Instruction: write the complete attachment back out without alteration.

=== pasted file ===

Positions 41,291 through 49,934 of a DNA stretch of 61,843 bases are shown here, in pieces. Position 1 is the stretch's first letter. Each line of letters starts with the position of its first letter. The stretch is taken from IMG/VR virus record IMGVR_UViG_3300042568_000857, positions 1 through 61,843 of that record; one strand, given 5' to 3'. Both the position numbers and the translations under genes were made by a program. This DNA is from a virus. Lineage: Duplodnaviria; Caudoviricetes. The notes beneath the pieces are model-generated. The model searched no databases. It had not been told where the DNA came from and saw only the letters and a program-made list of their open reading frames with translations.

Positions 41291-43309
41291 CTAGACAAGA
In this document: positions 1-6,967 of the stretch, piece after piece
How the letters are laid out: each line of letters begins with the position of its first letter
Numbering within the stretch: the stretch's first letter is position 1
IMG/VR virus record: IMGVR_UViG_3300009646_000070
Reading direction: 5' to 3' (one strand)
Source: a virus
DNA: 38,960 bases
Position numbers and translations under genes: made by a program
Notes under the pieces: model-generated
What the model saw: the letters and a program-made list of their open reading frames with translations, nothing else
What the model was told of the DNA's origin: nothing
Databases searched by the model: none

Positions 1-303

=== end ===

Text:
Positions 41,291 through 49,934 of a DNA stretch of 61,843 bases are shown here, in pieces. Position 1 is the stretch's first letter. Each line of letters starts with the position of its first letter. The stretch is taken from IMG/VR virus record IMGVR_UViG_3300042568_000857, positions 1 through 61,843 of that record; one strand, given 5' to 3'. Both the position numbers and the translations under genes were made by a program. This DNA is from a virus. Lineage: Duplodnaviria; Caudoviricetes. The notes beneath the pieces are model-generated. The model searched no databases. It had not been told where the DNA came from and saw only the letters and a program-made list of their open reading frames with translations.

Positions 41291-43309
41291 CTAGACAAGA
In this document: positions 1-6,967 of the stretch, piece after piece
How the letters are laid out: each line of letters begins with the position of its first letter
Numbering within the stretch: the stretch's first letter is position 1
IMG/VR virus record: IMGVR_UViG_3300009646_000070
Reading direction: 5' to 3' (one strand)
Source: a virus
DNA: 38,960 bases
Position numbers and translations under genes: made by a program
Notes under the pieces: model-generated
What the model saw: the letters and a program-made list of their open reading frames with translations, nothing else
What the model was told of the DNA's origin: nothing
Databases searched by the model: none

Positions 1-303